2013 Hot Selling syringe pump

Wiki heat pump

A heat pump is a machine that moves heat from a cold place to a hot place.

Some buildings are heated with heat pumps, also. In the winter, the heat pump moves heat from the outside to the inside. Sometimes this works better than heating with a radiator.

Usually, heat flows from a hot place to a cold place, according to the second law of thermodynamics. Heat will not move from a cold place to a warmer place by itself. Because of this, a heat pump must use extra energy to move the heat. This is sort of like pumping water uphill.

Most heat pumps use electric motors to provide energy. Some heat pumps use heat energy, supplied by a flame or an electric heater.

Most heat pumps use a refrigeration cycle. A refrigeration cycle uses a fluid which moves through tubes and carries the heat. The fluid is called a refrigerant. During the refrigeration cycle, the refrigerant changes from a liquid to a gas and back to a liquid.

The heat pump is set up so that the refrigerant gains heat from one place that will be cooled, and moves it to another place that will be warmed.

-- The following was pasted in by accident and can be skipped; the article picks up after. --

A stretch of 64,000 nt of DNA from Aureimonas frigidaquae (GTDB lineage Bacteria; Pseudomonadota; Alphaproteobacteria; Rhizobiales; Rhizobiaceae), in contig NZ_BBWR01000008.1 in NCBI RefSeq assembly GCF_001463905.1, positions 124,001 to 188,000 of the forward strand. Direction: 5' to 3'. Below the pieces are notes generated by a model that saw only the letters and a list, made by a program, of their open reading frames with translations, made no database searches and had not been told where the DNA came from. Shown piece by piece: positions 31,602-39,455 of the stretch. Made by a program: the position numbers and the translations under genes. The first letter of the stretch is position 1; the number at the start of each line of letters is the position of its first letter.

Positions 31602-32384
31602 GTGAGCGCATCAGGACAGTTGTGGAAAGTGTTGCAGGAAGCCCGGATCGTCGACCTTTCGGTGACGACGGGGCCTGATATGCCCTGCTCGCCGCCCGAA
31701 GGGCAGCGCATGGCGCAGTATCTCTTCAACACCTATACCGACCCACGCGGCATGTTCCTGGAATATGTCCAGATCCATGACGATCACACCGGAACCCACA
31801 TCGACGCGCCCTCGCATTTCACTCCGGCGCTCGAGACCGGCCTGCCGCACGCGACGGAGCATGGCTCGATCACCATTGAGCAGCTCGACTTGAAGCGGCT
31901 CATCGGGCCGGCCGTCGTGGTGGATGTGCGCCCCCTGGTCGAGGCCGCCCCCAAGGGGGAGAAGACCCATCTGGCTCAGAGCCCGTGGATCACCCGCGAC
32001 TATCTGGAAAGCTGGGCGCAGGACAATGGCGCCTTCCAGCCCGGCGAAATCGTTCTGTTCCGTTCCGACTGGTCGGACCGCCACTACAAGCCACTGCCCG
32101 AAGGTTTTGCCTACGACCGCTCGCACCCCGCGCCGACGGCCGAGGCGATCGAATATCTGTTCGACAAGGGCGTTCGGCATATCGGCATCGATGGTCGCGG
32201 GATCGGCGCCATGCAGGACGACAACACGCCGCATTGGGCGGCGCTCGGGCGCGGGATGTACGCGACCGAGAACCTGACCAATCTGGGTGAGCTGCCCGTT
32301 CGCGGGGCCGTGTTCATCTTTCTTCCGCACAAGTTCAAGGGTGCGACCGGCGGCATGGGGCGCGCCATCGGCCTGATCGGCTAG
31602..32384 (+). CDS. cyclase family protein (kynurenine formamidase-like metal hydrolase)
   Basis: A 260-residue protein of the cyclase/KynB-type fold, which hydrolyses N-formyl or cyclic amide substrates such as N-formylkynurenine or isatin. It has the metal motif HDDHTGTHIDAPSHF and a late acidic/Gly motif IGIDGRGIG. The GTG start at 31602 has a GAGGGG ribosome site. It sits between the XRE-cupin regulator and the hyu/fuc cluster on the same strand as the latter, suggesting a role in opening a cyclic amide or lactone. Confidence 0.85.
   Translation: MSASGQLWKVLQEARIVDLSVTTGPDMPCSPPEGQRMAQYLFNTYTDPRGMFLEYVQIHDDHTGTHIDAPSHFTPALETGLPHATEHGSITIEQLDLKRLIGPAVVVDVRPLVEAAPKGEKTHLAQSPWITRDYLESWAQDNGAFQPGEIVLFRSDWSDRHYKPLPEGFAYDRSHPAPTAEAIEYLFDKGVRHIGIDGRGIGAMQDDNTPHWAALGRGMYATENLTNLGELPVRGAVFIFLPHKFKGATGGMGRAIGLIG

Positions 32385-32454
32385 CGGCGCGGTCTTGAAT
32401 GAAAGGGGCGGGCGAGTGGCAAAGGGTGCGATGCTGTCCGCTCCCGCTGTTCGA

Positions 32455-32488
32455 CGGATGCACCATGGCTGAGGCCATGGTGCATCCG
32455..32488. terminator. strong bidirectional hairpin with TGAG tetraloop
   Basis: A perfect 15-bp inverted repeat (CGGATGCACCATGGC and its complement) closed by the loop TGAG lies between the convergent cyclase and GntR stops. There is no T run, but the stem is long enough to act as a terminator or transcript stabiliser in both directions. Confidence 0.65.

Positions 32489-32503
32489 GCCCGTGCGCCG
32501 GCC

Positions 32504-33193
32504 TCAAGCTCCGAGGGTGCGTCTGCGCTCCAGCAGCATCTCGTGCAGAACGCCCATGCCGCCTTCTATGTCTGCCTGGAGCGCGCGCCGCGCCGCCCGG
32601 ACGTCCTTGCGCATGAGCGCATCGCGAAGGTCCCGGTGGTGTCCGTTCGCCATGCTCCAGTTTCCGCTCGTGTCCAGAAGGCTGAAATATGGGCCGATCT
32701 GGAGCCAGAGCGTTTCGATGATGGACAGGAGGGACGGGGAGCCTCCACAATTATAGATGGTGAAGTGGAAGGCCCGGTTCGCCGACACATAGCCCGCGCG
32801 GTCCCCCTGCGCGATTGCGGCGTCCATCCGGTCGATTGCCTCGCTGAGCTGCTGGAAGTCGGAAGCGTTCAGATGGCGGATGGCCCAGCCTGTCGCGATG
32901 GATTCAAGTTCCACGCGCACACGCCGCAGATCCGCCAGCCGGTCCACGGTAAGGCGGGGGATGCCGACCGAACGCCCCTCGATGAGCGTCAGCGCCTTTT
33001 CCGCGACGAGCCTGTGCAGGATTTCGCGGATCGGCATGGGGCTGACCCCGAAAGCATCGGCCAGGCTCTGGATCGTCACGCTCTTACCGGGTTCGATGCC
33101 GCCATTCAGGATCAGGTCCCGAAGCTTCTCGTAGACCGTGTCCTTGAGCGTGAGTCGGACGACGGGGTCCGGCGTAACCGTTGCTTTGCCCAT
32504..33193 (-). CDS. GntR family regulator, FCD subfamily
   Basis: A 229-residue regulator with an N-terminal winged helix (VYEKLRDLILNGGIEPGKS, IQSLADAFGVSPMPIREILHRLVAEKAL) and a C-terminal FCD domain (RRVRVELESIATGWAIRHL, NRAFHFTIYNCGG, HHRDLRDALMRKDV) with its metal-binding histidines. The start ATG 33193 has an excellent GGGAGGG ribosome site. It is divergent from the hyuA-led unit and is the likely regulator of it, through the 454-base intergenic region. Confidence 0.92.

A heat pump forces the refrigerant to change from a gas to a liquid. It uses a compressor to do this. Often, an electric motor drives the compressor. The compressor compresses the refrigerant, and this makes it change from a gas to a liquid. When the refrigerant changes from a gas to a liquid, it also gives up some of the heat that it has been carrying.

At the other end of the cycle, the refrigerant boils again. It changes from a liquid to a gas. But it needs heat to do this. When it takes up heat from its surroundings, it cools them down. So where the refrigerant is changing from a liquid to a gas, it feels cooler.

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